I love the game, and built myself a wooden set back in '85 (still have it)-- used 3/4" wooden dowels of various lengths for the pieces, with woodburned letters on their top ends.

I also find the dragon to be rather overpowered; too many games seem to devolve into "dragon wrestling." My own suggested solution has three parts:

First change: reduce the dragon's capture-from-afar ability slightly, so that it can't capture the square directly underneath it-- only the squares orthogonally adjacent. (This differs from the usual suggestion of restricting it *only* to the square directly underneath). Rationale: One of the things that makes the dragon so overpowered is that there are so few pieces on the middle board that can threaten it without being gobbled up-- just the hero and paladin. Several pieces can capture straight-up, though, so this makes it more possible to threaten the dragon. By keeping the orthogonal squares, the capture ability isn't lessened all that much (still 4 out of the original 5 squares).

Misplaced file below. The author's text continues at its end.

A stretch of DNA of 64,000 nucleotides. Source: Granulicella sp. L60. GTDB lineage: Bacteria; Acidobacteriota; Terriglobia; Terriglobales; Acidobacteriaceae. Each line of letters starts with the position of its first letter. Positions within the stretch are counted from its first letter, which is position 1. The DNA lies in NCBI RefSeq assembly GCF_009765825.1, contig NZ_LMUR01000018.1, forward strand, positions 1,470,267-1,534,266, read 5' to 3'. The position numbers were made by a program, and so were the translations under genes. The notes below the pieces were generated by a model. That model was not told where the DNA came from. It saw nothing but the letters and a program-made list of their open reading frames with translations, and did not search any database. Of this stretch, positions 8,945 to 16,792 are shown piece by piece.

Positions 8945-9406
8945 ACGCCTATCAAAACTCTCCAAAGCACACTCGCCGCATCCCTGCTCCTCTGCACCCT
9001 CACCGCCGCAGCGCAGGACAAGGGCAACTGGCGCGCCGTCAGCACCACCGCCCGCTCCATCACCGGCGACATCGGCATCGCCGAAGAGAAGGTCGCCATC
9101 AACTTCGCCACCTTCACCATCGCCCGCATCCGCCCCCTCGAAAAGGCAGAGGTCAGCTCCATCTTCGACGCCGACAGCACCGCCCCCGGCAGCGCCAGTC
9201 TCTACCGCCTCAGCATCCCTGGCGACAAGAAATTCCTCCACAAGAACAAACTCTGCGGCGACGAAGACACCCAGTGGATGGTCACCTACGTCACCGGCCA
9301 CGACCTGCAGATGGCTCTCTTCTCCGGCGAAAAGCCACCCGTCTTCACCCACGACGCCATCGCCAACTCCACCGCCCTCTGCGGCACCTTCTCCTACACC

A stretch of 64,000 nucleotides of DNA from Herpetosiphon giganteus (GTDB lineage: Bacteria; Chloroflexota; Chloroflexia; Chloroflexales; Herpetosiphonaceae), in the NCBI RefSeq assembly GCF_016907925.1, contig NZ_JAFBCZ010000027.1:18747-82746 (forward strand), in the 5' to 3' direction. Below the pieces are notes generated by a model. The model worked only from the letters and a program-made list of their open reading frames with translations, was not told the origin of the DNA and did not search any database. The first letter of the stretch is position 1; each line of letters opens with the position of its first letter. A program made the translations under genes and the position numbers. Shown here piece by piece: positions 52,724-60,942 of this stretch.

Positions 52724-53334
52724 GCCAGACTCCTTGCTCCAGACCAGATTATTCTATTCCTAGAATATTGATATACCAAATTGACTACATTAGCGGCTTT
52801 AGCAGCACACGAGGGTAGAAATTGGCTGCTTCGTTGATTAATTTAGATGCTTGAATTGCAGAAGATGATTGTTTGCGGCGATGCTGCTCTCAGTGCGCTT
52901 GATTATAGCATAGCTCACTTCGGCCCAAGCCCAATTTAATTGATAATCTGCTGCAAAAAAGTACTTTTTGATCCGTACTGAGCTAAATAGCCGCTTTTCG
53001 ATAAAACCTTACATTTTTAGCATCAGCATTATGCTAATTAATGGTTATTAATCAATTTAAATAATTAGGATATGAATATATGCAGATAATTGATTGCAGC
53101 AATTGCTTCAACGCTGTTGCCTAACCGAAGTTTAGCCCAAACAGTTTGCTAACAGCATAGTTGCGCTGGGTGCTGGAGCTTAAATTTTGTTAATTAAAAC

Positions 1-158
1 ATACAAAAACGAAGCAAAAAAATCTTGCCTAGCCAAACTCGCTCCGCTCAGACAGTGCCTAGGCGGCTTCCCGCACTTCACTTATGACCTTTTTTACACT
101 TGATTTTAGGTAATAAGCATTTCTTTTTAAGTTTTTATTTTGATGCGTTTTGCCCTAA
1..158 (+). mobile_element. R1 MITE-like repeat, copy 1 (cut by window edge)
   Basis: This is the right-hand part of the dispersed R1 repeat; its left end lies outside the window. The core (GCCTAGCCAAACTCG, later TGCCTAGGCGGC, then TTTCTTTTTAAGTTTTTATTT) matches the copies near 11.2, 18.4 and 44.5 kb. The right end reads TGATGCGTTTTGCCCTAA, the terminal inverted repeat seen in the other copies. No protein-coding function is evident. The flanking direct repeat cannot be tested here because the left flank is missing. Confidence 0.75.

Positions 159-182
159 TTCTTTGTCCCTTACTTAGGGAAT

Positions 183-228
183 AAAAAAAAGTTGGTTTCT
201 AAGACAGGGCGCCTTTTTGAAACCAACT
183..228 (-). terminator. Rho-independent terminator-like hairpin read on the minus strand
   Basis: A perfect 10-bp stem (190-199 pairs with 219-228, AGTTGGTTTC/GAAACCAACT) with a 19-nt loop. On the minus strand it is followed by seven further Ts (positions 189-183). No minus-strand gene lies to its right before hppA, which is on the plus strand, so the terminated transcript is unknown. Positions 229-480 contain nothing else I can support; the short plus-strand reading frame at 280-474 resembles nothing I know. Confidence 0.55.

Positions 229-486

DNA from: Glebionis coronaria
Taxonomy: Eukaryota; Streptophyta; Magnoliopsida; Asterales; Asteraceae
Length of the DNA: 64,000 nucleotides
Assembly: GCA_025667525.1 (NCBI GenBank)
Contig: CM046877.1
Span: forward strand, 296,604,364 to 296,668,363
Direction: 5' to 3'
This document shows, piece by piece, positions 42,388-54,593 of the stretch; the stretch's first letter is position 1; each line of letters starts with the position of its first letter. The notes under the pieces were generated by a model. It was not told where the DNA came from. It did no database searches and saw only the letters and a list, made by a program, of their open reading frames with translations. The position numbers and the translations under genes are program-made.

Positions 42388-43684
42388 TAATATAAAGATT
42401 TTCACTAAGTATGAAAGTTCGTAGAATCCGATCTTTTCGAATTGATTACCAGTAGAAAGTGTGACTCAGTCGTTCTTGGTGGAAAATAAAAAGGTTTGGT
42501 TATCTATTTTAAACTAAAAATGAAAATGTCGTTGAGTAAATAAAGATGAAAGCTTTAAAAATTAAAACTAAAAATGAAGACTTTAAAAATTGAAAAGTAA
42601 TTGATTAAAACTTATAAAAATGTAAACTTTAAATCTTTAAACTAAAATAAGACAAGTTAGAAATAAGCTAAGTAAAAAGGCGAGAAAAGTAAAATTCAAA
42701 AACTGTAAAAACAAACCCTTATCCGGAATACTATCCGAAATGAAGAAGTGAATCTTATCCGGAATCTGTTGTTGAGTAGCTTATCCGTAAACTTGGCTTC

Second change: As others have suggested, shift the row of sylphs sideways by one square, so they're lined up over the dwarves. Not only does this take the endmost sylph out of the dragon's line of fire, but it also has the effect of caging the dragon behind its own sylphs-- unblocking it requires moving a sylph first, which is a nice mechanic to have. (I know that some have objected that this leaves half the warriors "uncovered," but in my experience, this isn't a problem. First, they all have pretty good cover from the back-rank middle-board pieces anyway; second, it's easy to slide a dwarf sideways if needed; third, the ability I describe below mitigates this issue further.)